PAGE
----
Next week, Chilmark will be in San Francisco to attend many of the activities occurring during Health Innovation Week.  We’ll do our best to keep you apprised of what we learn and see, but encourage you to also follow the twitter stream.  My personal twitter name is: @john_chilmark.

Wish all an enjoyable fall weekend.

8 responses to “On the PHR Front…”

  1. Hi John,

    “Now if only other EHR vendors could get off their duffs and actually create a PHR that consumers would want to use. Sadly, today this just does not seem to be a focus of the vast majority of EHR vendors and their PHR offerings stink.”

    Agree with that assessment. Now if you can tie the Patient Portals like Google Health or Health Vault to EHR/PMS systems that’s when both the Patients and Physicians win. Now if Google health, HealthVault provide CCD and also add on/expose additional APIs for Appointments, refills, communicate information it would be a big win. CCD is a requirement for all certified EHR vendors and if health portals can provide seamless APIs for exchanging other information like Appointments, refills, data collected from mobile apps etc these APIs would become de-facto standards and would put all EHR vendors under pressure/incentivize to connect up to the portals. I think everybody wins in this scenario. IMHO each EHR vendor providing their own portal for Patient communication is not a scalable or useful model.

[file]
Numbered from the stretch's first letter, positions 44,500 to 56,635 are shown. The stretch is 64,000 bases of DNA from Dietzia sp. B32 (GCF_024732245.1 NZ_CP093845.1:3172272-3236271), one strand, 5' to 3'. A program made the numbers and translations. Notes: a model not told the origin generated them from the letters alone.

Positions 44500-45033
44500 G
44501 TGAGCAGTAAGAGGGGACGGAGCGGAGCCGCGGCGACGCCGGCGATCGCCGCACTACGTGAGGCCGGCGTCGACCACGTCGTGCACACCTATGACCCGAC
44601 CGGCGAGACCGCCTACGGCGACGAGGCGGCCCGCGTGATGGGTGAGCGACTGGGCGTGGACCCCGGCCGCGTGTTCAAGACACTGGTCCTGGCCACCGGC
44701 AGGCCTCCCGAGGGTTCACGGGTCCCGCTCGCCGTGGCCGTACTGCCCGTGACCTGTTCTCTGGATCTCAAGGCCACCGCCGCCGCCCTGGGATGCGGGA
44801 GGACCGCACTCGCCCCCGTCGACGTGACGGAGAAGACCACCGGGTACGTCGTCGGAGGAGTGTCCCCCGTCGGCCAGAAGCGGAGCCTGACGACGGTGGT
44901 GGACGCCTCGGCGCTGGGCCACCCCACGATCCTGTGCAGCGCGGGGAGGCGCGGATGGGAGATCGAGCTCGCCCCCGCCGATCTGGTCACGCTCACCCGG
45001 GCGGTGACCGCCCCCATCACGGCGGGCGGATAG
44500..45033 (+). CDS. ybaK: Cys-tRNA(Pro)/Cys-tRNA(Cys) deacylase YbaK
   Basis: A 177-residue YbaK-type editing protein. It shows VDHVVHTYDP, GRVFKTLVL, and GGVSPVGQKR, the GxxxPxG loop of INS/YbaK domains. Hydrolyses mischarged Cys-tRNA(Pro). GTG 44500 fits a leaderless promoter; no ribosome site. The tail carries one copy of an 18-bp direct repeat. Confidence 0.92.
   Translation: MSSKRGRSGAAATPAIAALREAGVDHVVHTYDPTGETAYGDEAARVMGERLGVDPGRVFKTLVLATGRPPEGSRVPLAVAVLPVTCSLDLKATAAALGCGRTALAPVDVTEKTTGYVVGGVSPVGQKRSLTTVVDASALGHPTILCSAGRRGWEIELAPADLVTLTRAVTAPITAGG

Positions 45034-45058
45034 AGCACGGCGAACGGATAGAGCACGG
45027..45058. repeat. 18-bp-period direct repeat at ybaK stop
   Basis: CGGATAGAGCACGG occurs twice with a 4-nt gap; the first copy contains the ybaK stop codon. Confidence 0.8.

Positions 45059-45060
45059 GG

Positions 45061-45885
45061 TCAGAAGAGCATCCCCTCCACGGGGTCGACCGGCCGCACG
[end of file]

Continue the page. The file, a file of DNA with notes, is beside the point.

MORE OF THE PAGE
• John says:

      Hi Prasad,
      Agree with you on almost all of your points. One minor clarification/correction: HealthVault does accept CCD and CCR docs and Google Health accepts CCR only so at least there is some opportunity to import medical records into these PHPs. And yes, it would be nice if there were APIs that enable transactional processes such as appt scheduling, but to date, nothing has shown up in the market.

      As to the EHR vendors, to be certified, they will likely have to have some form of PHR capability to enable physicians and hospitals to meet Stage 2 Meaningful Use requirements. Whether it is a tethered PHR/portal-type app or something far simpler such as a Blue Button to allow consumer to download records to repository of their choosing remains to be seen. Hopefully, wiser minds in DC will prevail and a Blue Button type capability will suffice to meet Stage 2 MU.

      • Praveen Yadav says:


        Thanks for the nice article. A few days back I came across Hello Health (www.hellohealth.com) which is essentially a patient and provider Portal and integrated with Google Health and HealthVault. They offer the scheduling appointments. What are your thoughts on this.